The shape of the nebula was finally confirmed using the Swedish-ESO telescope. As a result, the research team concluded that it is one of the coldest places in the Universe. According to calculations, the nebula is even colder than the relic (natural background) radiation. But whether it is the only one of this kind in the Universe, no one can say yet. Most likely, the processes in such nebulae are not unique, so it makes no sense to rank them.

What makes the nebula so cold?

It’s all about the rapid expansion of the gases that make up the nebula. As their pressure drops, so does their temperature. At the centre of the nebula lies a dying yellow dwarf. The temperature in the core of this star rises, and the ejection of matter (plasma from the outer layers) occurs at a speed of about six hundred thousand km/h. Rapid expansion requires strong energy absorption. So, the matter around inevitably cools. As a result, areas with the coldest temperature ever recorded in the Universe appear in nebulae.

Coldest Man Made Place in The Universe

Cold Atom Laboratory
Cold Atom Laboratory, designed by NASA. Image credit: NASA

Scientists have long been trying to create ultra-low temperatures on Earth. In 1995, Wolfgang Ketterle and colleagues at MIT succeeded in cooling sodium gas to the lowest temperature ever recorded: only half a billionth of a degree above absolute zero, which is -273.15°C (-459.67°F). This achievement still holds the record for the lowest temperature, according to the Guinness Book of Records. In doing so, Ketterle and his team discovered a new form of matter, the Bose-Einstein condensate, where particles move in sync instead of fluttering independently of each other. The discovery of the Bose-Einstein condensate was awarded the 2001 Nobel Prize in Physics.

But part of being human is about trying to break any previously set records. So, in 2018, the coldest place in the Universe moved to the ISS. NASA has placed a unique Cold Atom Laboratory (CAL) on the Earth’s space outpost. This is a small vacuum “refrigerator” that slows down the atoms of matter with the help of lasers and an electromagnetic “knife” to form a Bose-Einstein condensate. The laboratory is being improved, so the question of what is the coldest temperature in the Universe remains open. And this is not surprising because humanity, it seems, will always argue with nature.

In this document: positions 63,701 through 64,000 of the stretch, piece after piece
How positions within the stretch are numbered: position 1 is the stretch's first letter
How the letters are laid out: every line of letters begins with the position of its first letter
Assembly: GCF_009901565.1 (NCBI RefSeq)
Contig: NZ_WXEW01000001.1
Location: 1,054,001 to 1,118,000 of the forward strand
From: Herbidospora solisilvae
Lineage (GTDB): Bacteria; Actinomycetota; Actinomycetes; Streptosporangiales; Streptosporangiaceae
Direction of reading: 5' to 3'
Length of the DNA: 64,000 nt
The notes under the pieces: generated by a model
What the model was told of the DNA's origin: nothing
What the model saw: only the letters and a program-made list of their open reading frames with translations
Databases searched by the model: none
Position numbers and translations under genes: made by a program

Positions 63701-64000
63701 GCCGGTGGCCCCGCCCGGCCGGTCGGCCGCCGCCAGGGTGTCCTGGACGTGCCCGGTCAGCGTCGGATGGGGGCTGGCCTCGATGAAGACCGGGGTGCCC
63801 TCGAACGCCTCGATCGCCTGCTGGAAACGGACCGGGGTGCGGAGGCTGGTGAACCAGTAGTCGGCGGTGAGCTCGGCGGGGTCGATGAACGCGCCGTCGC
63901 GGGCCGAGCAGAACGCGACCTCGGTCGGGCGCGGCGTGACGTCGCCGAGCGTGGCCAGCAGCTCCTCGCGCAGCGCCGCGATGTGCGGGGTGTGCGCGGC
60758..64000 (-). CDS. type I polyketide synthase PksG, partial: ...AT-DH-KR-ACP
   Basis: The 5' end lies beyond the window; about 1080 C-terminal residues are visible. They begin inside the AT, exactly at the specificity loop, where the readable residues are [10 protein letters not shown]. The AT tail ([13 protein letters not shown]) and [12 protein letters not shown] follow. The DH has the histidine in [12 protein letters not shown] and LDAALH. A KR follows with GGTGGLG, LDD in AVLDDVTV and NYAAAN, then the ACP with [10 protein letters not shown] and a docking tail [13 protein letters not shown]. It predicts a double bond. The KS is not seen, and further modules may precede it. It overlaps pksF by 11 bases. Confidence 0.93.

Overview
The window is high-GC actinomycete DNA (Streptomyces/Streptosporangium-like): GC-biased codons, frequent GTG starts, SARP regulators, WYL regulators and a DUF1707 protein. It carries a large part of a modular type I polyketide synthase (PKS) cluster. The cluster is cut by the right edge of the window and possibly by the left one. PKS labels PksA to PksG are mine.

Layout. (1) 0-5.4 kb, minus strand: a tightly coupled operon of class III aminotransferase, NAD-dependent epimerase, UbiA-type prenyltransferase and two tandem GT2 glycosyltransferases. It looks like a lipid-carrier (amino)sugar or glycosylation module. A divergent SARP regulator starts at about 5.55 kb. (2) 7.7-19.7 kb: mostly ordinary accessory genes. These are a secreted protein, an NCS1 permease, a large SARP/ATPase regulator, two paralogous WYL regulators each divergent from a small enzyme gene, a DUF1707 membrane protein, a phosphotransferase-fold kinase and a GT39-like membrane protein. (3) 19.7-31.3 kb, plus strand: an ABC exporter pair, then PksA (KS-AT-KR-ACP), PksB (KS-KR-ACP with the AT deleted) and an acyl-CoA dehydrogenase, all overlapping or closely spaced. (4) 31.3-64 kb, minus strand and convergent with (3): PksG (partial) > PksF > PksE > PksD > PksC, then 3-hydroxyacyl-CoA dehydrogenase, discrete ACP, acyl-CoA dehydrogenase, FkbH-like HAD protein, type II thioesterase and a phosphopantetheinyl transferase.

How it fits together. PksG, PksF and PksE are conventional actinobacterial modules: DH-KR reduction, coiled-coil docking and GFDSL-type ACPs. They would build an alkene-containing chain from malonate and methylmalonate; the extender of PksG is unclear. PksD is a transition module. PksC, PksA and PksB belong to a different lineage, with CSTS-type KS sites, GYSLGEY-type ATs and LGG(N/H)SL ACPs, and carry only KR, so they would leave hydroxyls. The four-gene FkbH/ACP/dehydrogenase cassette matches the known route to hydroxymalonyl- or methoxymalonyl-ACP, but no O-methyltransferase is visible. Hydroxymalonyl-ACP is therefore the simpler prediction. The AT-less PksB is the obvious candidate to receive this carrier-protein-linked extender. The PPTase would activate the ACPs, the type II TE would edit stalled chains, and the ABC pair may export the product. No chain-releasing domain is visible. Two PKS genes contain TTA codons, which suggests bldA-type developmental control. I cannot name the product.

Is There Anywhere Colder Than Space?

Probably, not — except for artificially obtained temperatures. In any case, this can be assumed based on the scientific knowledge available to us today. But they are not dogmatic and cannot be considered eternal or absolute.

All we can say so far is that, as a rule, the temperature in space does not fall below the values characteristic of the cosmic microwave background (CBM). This is approximate −270.425°С (2.725 K). But as soon as the Universe expands a bit, thermometer levels will drop. It is believed that when the age of the Universe doubles, the CMB temperature will drop below absolute zero. According to calculations, it should drop by about one degree. Only time will tell how accurate this is. For us, as species, it will probably take too long — almost an eternity.


So, we know where the coldest place in the Universe is as of now (we say ‘now’ because science does not stand still, and everything can change soon). But as thousands of years pass, the gas in the Boomerang Nebula will slow down, and it will get warmer. On the other hand, humanity will never stop looking for new information, so amazing discoveries most certainly await.